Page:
match or exceed Hubbard with this combo.
Hubbard also sports 39-1/2-inch, vertical leap, not as impressive
as the reported 51-inch, verticals from Owens and Moss or the
44-inch from Calvin Johnson, but it still beats his teammate Braylon
Edwards (38), and many others, including Plaxico Burress (38)
and Andre Johnson (35).
It would seem easy to write off Hubbard as merely a track athlete.
He came to Wisconsin as such, participating in the 100 meters,
triple jump, and long jump. Yet, I think he’s really a football
player with track skills. Other evaluators say he looks the opposite,
but I believe they are discounting the most important factor:
how a player handles contact. Hubbard does not shy away from contact.
San Diego’s 2007 first round pick Craig Davis shied away from
contact more than Hubbard and he wasn’t seen as a track athlete.
The same goes for Robert Meachem. Hubbard may have to work on
finer points of the game, but he handles the physical aspects
of the game and that is what is most important.
I watched Hubbard have an excellent game versus Michigan where
he exhibited the skills one seeks from a quality pro receiver:
- Receptions In Traffic:
Hubbard caught balls where the defensive back had the opportunity
to contest the pass and be physical with the receiver. There
are so many guys who lack this ability. I thought the Giants
Steve Smith was the best of the bunch last year at this skill.
Craig Davis and Robert Meachem had difficulty with contact and
lost their concentration easily. In the NFL you are going to
get nailed at some point in a game if you go across the middle.
At best, a receiver will have a DB in close coverage which is
often a distraction for less polished players.
- Adjusts To The Football On The
Run: The rookie demonstrated that his athleticism translates
well to the field. He caught balls over the middle (with the
threat of contact) or over his shoulder where he had to adjust
his body to the ball. He snatched a pass on the run that was
thrown over his head and behind him on an in-route that was
indicative of what he’ll need to do as an NFL player.
- Power After The Catch:
Hubbard isn’t the second-coming of Terrell Owens in this respect,
but he regularly gained yardage after the catch with a display
of second effort and power to keep fighting for yards after
the initial wrap-up.
- Good Route Runner For College
Football: Hubbard wasn’t a one-dimensional route
runner like so many other highly-touted prospects who have underwhelming
starts in the NFL. Most athletic receivers in big-time programs
run hitches, screens, crosses, slants, and go routes. The better
route runners show proficiency with the dig-route, deep out,
and skinny post. I find that if an offense has a receiver run
an in-route of 15 yards or deeper (dig), he’s generally
a solid route runner. Hubbard is that guy. He was also smart
enough to play all three receiver positions at Wisconsin.
- Hubbard Catches The Ball With
His Hands: I can’t emphasize enough how important this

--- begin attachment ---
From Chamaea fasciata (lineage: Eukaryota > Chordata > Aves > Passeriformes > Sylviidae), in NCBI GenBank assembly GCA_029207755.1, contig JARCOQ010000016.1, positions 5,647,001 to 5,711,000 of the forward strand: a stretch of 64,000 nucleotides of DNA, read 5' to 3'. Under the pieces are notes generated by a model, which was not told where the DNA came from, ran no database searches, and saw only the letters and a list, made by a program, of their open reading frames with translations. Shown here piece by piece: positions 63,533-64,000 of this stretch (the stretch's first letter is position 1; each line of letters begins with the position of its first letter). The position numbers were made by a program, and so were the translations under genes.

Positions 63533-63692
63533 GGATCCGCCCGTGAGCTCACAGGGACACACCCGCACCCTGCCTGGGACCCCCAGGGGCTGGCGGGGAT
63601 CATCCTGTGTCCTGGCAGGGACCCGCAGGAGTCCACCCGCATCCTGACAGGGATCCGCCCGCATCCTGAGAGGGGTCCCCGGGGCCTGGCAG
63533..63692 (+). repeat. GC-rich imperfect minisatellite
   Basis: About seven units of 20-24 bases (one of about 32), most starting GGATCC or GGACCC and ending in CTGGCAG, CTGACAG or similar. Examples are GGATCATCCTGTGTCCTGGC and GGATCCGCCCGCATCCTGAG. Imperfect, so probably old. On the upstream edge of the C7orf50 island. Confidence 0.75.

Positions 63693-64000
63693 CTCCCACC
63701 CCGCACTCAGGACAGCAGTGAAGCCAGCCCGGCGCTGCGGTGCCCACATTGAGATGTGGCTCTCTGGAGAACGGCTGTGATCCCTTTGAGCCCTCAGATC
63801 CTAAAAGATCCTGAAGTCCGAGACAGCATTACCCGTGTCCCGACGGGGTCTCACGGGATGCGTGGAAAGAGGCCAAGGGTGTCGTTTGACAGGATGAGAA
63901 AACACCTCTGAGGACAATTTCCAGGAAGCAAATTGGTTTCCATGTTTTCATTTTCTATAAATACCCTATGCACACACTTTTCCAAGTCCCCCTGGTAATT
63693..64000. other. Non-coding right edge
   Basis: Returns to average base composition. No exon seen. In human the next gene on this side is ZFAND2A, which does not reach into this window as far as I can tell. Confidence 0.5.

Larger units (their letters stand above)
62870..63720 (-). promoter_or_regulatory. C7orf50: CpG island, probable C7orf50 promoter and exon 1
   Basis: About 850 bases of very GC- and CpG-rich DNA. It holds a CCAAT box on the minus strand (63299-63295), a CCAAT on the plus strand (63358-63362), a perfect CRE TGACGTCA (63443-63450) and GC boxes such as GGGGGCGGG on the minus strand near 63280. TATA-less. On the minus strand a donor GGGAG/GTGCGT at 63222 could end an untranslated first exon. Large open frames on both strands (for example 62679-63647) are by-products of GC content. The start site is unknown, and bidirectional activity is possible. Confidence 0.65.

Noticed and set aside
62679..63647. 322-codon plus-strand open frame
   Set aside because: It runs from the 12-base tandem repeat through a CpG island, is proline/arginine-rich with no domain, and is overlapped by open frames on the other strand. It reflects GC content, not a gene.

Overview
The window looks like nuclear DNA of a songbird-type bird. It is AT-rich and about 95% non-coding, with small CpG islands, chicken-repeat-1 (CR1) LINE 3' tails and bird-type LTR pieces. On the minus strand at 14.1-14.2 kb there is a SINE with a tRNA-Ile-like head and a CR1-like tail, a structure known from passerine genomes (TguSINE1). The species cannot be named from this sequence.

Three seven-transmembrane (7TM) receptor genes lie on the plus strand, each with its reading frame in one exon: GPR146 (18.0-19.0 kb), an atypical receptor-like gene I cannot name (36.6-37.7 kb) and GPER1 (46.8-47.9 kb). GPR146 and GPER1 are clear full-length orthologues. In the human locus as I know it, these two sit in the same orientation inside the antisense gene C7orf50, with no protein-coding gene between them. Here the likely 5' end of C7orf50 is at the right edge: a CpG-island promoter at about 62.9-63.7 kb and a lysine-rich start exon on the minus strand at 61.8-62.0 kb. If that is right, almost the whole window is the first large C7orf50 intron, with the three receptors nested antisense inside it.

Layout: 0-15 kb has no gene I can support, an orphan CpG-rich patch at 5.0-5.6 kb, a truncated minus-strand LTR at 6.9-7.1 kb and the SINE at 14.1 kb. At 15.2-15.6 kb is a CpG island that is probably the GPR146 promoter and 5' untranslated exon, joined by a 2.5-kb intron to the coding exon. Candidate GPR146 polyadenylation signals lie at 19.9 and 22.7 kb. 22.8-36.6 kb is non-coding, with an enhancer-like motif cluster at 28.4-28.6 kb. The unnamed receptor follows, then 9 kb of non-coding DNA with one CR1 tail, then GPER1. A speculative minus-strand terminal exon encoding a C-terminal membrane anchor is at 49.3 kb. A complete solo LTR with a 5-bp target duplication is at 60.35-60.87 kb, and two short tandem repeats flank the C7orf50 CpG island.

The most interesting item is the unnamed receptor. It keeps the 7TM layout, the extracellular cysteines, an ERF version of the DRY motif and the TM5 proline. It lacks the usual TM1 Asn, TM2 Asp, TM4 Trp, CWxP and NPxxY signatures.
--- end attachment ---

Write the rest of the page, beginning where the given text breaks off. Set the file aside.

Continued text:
is. There are several players rated higher than Hubbard who
labeled as having inconsistent hands, but they cradle catch
the football. One of these players is Arizona rookie Early Doucet.
The LSU star made some very tough catches in traffic during
his college career, but what concerned me was his technique.
I believe we will see far more disconcerting drops from Doucet
as a pro, because he is going to be hit frequently upon making
contact with the ball. Good hands technique makes it more difficult
for a defender to jar the ball loose with a hit than a cradle
catch. One of the knocks on Hubbard is his inconsistency catching
the ball, but the fact he has good fundamental technique means
it will be far less difficult for him to improve than a player
like Doucet. Think about Troy Wiliamson. Athletically speaking,
the newest addition to the Jaguars receiving corps was a first
round quality athlete. The problem is he relied far too much
on cradle catching the football. On the opposite end of the
spectrum is Terrell Owens and Jerry Rice, who often displayed
good hands technique but suffered through slews of dropped passes
early in their careers. Both improved enough to become superstars
because their technique was already fundamentally sound.
Why He Dropped
I have seen analysis from other sources such as NFLDraftScout.com
that says Hubbard “has to have some of the worst hands in this
draft class…” and “…he will body catch or trap the ball often….”
While it’s possible I just happened to see Hubbard on his best
day, here’s a YouTube
film clip with different game highlights that shows additional
evidence to support my view. He cradled two balls in this montage
that has at least a dozen throws—most with solid to tight coverage
and Hubbard had to make a physical adjustment to catch the ball
away from his body. Maybe the Michigan game and these 10 throws
are the only ones where he caught the ball with this hands, but
maybe Tom Brady’s success is the product of smoke and mirrors
– somehow I doubt both theories.
The other issue was the torn MCL Hubbard suffered as a senior